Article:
Info@NationalCyberSecurity
Info@NationalCyberSecurity

Hear me out: The best seats in the cinema are up the front | #datingscams | #lovescams | #facebookscams | #datingscams | #love | #relationships | #scams | #pof | #match.com | #dating


You’re there to see the movie, not to watch other audience members being annoying. Sam Brooks has the perfect solution to this problem – and it’s all about where you choose to sit. 

This past week, I saw five films in the New Zealand International Film Festival, all of them at Auckland’s gorgeous Civic Theatre. For all but one, I was seated in my favourite spot: Row D, a little bit to the right. 

I got to see Natalie Portman’s poreless face in May December, count every drop that Jussi Vatanen guzzled down in Fallen Leaves, and fall into Koji Yakusho’s beatific smile in Perfect Days. It was just me, and these four (pretty damn great) films.

If I was sitting in what is generally assumed to be the best seats in The Civic – somewhere in the back half, close to the centre –  I wouldn’t have had that experience. Even during some middle-of-the-day screenings I would likely have been confronted by what passes for normal cinema behaviour in the present day – people on their phones, people leaning over to ask a question at the precise moment they forget how to whisper, people deciding whether they want to put their crotch or their rear in someone’s face as they shuffle in and out.

Instead I got to sit in my row D seat watching a film as it was intended: being able to watch the film, and just the film.

A buzzing Civic Theatre (Photo: Dave Simpson/WireImage/Getty Images)

Sitting near the front is what I do in any cinema now, whether it’s The Civic or anywhere else that’s showing a film I want to see. Even if the place is empty, I’ll still waltz my way over to a row between B and E, plop myself down with a popcorn and a wine or beer, or both (seeing Barbenheimer? Try pinotlager) to enjoy whatever is before me.

By doing this, I get around boring audience admin. If I’m alone, I’m rarely at any risk of a stranger sitting next to me, which as we all know is one of the worst things that can happen to a cinema goer. I’m also rarely at risk of having somebody say to me “Um, that’s my seat”, unless the movie is sold out.

Most importantly, I don’t have to actually see anybody. Cinemas are, essentially, public spaces. And like most public spaces, people can do whatever the hell they like in them. They can talk. They can eat loudly. They can check their phone. They can bob their head in ways that are distracting even in the enveloping darkness of a cinema. Literally, anything.

If you’re in the back row, you can see all these people do whatever they want to do. Because they’re in front of the screen you’ve paid to watch. That’s how things work, spatially.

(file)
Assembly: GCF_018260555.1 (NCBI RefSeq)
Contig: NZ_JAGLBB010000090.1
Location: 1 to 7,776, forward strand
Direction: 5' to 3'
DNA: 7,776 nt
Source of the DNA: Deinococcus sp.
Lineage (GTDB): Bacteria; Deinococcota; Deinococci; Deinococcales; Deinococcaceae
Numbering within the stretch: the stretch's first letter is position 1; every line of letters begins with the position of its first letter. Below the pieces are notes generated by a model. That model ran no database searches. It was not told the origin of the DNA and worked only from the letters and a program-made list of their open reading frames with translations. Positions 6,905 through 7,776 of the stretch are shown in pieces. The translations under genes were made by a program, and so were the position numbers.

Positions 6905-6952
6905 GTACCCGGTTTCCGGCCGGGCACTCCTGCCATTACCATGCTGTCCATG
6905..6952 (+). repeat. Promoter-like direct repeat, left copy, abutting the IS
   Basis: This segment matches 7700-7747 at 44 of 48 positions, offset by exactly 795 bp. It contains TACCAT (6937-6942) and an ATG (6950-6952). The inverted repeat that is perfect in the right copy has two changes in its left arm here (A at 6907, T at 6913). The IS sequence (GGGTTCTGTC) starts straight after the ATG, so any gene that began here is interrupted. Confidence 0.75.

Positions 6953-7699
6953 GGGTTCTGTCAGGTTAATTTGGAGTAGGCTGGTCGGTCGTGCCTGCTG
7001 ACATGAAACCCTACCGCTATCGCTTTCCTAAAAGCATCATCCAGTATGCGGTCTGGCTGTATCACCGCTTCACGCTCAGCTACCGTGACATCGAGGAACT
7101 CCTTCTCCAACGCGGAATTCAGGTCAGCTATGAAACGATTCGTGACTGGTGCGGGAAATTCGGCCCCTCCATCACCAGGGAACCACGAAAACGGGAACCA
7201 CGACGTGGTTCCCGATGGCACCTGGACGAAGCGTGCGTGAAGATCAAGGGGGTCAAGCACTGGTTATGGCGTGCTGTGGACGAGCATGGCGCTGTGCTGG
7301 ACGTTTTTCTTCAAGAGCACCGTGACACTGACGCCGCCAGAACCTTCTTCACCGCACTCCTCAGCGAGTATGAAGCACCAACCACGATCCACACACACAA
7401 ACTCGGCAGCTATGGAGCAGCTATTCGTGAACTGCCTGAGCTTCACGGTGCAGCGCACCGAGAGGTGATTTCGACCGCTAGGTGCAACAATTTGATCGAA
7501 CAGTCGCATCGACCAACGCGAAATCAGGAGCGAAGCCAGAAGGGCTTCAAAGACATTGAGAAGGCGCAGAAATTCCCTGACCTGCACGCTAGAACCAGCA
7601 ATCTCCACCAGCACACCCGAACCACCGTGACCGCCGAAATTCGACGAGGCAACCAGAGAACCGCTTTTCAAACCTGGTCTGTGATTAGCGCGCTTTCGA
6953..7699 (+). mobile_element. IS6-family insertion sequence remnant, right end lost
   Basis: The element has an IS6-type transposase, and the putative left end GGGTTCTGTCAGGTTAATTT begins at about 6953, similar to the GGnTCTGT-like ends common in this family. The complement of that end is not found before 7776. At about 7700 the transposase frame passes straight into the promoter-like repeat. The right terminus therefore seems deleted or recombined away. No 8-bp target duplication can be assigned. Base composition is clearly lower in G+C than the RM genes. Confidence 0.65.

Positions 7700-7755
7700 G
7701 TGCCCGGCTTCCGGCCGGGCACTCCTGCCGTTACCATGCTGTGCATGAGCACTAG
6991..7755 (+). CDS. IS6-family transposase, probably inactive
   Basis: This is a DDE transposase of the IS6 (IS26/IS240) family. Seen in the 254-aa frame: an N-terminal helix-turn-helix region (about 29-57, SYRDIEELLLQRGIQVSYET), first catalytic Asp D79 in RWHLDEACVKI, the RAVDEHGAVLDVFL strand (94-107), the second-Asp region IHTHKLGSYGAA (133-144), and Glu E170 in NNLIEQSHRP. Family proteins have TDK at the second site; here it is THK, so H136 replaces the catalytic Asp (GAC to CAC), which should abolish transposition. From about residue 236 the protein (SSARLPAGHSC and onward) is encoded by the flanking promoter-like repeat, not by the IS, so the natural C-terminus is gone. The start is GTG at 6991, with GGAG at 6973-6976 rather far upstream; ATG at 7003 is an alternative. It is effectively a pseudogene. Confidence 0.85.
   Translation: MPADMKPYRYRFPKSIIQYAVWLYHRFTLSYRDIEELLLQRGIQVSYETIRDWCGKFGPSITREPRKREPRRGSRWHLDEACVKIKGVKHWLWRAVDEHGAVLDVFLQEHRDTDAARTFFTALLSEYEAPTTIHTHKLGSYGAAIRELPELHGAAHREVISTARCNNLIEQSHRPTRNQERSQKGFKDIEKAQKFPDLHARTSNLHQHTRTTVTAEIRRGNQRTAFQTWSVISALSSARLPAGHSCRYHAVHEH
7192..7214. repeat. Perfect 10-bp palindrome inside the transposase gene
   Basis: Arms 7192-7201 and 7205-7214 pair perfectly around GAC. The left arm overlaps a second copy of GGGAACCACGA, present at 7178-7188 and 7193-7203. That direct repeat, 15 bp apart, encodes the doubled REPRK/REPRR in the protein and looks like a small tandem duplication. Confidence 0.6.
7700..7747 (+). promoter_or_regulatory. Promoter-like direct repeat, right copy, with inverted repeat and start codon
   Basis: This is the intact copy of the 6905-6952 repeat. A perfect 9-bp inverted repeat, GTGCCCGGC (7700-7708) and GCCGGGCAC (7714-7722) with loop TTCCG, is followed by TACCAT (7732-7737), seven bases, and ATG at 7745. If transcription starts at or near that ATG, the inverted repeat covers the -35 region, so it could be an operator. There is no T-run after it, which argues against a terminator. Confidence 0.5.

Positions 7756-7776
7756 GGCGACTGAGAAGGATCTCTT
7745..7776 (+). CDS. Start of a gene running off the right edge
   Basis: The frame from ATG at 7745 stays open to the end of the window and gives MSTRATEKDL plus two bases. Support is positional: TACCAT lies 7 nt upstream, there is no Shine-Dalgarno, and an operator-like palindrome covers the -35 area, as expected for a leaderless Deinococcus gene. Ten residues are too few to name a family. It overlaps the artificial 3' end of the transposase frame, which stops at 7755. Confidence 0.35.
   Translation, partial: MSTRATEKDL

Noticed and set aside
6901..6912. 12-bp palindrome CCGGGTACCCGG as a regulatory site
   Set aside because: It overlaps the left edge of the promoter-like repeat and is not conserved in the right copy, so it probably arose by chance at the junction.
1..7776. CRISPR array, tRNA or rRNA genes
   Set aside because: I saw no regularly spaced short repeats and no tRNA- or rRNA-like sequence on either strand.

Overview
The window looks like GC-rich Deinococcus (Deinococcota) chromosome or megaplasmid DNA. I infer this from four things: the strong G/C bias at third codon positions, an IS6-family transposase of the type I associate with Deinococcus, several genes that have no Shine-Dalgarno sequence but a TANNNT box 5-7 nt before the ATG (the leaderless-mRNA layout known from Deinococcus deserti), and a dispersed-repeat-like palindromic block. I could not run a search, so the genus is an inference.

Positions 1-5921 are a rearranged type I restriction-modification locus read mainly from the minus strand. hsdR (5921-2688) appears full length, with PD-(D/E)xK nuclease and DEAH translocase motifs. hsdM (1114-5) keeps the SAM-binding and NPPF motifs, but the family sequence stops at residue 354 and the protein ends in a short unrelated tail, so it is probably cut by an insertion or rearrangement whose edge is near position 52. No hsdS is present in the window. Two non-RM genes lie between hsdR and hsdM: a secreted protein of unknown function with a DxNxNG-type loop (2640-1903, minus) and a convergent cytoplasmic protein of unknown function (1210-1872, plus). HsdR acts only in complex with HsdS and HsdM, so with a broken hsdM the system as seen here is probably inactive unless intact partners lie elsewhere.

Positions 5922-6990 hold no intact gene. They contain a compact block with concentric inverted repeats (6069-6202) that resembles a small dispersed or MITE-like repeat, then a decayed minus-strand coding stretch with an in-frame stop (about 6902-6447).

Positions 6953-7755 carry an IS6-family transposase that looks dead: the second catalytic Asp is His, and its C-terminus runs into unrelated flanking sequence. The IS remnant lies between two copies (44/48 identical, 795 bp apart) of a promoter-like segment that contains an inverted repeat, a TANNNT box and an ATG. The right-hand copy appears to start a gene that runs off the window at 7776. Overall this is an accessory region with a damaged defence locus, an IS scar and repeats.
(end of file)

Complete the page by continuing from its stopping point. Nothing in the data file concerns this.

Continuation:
But me? I’m in row E. Do whatever you want, rows H-Z, I’m sitting here watching Emily Blunt swill a wine in Oppenheimer, wondering if Christopher Nolan is sexist or just dumb. Come in at any time, seat S26; I’m nodding my head at America Ferrera’s climactic monologue in Barbie. Come in and out all you like, usher, I’ll be here, not making a fuss, in row E.

When I see a movie, I’m not there to see other people. I’m there to see a movie.

(Note: Like most public norms, this doesn’t apply to rowdy or midnight screenings. These are meant to be raucous, community events. I will sit wherever I can in these performances, and enjoy myself accordingly!)

Silky Otter
The front row at Silky Otter cinema (Photo: Supplied)

I can hear your objections, even as I type this, days before you angrily clicked on a headline to disagree with me.

“I’ll hurt my neck?” Nope. You might have to gaze upwards, but if you’re bending your neck to look at the screen from even the front row, your posture might be the issue. (Also, if bending your neck hurts, you might need medical attention.)

“I’ll hurt my eyes!” This one is kind of valid, but I’ve never felt any pain in my eyeballs. Again, you’re probably far enough away from the screen that you’re fine. Your phone screen is probably more of a hazard to your eyes than this cinema screen is.

“It looks weird.” OK, look. I’m gonna tell you a secret:

The movie looks pretty much the same no matter where you sit. Because that’s what the camera is for: to frame the action from a certain direction. The difference you feel when you’re sitting in the third row compared to the 13th or 30th is infinitesimal – except in the latter you’re more likely to be distracted by all of the things I have outlined above.

And honestly, it might look better. One of the best cinematic experiences I’ve ever had in my life was when I’d booked supremely late to a screening of The Tree of Life in the NZIFF back in 2011. I ended up being, yup, in row D. It felt like a religious experience, to have an unashamedly cinematic experience, blown up large and shoved in my face, on a screen that was bigger than any I would ever see it on ever again.

And the best part? It was just me and the film.

—————————————————-


Source link

National Cyber Security

FREE
VIEW